A Novel

Book - 2015
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Marrying a wealthy aristocrat when her family loses their fortune, a 19th-century Englishwoman reflects on her decision years later when she discovers a love letter she wrote but did not send to the man she really loved, in a story inspired by George Eliot's Daniel Deronda.
Publisher: New York :, Henry Holt and Company,, 2015.
Edition: First edition.
ISBN: 9781627793407
Branch Call Number: FIC SOUH
Characteristics: 1 volume
Additional Contributors: Eliot, George 1819-1880.


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FindingJane Mar 13, 2016

“Daniel Deronda” is not one of my favorite novels. The titular character comes off as too saintly and characters like that are awfully dull to read. They should never be made the central figures in books unless we see their progression from soiled and difficult human beings like the rest of us towards spiritual or mental elevation.

So Ms. Souhami gives us a different slant on the character by taking us deep into the mind and realm of Gwendolen Harleth, the woman who touches Deronda’s life but whom he can’t bring himself to love or marry. Her charm, beauty and presence are heavily emphasized even as Gwendolen herself comes to the gradual realization that such attributes will buy her little in life except a rich husband if she is lucky (and desperate enough) to snare one.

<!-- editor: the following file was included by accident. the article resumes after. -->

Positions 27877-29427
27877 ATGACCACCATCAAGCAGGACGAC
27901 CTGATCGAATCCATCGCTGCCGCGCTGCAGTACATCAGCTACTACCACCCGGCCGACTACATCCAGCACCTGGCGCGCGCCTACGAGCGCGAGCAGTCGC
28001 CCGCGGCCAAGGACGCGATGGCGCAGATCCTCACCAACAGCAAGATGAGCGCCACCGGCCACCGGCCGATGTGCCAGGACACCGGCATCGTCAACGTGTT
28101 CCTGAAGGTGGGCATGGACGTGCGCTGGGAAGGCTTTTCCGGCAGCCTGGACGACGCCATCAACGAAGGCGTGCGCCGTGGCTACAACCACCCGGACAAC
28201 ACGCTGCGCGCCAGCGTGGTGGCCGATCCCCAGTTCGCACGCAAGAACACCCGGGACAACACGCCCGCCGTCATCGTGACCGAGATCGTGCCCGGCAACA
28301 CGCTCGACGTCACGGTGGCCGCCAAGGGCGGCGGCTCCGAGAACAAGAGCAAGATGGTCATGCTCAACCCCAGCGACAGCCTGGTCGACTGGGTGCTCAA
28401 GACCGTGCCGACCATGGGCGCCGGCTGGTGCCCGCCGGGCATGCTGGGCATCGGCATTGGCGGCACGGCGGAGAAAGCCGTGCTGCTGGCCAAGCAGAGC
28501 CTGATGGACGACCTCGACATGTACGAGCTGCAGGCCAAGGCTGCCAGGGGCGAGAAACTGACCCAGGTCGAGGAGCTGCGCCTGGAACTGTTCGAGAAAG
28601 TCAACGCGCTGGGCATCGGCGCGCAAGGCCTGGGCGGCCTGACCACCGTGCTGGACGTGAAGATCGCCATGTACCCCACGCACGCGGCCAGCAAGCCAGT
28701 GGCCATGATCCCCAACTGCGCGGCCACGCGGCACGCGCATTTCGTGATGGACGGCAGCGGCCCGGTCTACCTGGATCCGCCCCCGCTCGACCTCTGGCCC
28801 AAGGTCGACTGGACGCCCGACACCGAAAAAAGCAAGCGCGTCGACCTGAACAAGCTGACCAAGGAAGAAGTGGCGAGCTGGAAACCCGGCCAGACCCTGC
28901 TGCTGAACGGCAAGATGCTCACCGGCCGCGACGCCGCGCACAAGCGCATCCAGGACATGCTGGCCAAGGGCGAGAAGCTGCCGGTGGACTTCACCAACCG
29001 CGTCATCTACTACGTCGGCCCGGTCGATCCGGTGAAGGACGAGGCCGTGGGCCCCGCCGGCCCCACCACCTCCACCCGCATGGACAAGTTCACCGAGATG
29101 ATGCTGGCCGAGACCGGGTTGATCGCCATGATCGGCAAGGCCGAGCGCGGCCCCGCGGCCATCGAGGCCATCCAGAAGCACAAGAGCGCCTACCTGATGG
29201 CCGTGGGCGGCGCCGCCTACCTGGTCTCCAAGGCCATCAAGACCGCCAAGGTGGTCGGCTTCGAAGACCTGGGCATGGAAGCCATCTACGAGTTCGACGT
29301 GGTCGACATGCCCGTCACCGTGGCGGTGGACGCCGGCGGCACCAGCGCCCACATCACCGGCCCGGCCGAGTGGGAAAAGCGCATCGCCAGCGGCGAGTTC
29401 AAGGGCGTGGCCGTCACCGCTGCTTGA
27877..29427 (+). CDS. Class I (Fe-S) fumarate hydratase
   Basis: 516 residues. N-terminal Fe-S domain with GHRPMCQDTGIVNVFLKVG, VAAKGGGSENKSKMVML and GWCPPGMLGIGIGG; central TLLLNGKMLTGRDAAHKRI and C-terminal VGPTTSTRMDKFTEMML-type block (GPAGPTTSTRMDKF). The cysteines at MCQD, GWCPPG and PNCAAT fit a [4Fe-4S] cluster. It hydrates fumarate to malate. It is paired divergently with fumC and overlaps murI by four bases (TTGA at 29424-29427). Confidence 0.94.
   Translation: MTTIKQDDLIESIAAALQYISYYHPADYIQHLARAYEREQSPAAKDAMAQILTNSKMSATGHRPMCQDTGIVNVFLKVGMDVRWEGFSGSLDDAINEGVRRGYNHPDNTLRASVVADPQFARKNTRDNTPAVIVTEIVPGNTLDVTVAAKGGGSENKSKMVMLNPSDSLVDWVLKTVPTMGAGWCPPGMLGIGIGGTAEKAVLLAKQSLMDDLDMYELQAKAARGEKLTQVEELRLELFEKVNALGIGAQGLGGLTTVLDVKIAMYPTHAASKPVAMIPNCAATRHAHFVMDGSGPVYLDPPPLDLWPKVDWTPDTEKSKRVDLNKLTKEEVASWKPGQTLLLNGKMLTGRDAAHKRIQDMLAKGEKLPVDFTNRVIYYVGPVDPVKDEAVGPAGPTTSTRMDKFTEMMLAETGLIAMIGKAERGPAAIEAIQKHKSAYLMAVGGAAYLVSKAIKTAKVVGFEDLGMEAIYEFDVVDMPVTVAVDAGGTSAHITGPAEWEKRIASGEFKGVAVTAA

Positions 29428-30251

The book reveals a young girl, initially of no deep thought and only vaguely realized aspirations. Any artistic bent she has is ruthlessly squashed by one Mr. Klesmer, who gives her blunt criticism that doesn’t sugarcoat her mediocrity, worth only as an ornament and inability to endure the years of disappointment, hard work and single-minded devotion that is necessary to achieve any kind of success in the arts. His character, as well as others, comes to make us realize how much of an insult it can be to state of a woman merely that she is “beautiful”.

This novel then gives us an in-depth look into a woman who will never be a heroine, artist, proper wife or gracious hostess. With all the wealth that she possesses, she has no desire to host a salon for poor artists, give to charity or feed the poor. The author manages to make us sympathize with Gwendolen nonetheless. She is a woman who is first a victim of her time—constrained by her social status and upbringing—who then becomes a powerful human being in her own right. She throws off the desire to be defined by others, to live according to the dictates of society. She turns into a person we can respect and admire.

The novel is excellently written with impeccable detail to surroundings, characters, social gatherings and Gwendolen’s own inner thoughts. Even though it remains a vast love letter to a man who will never receive it, it is ultimately Gwendolen’s story and hers alone and thus a fascinating, scintillating vision of a woman who finds her inner strength and accepts her place in the world.


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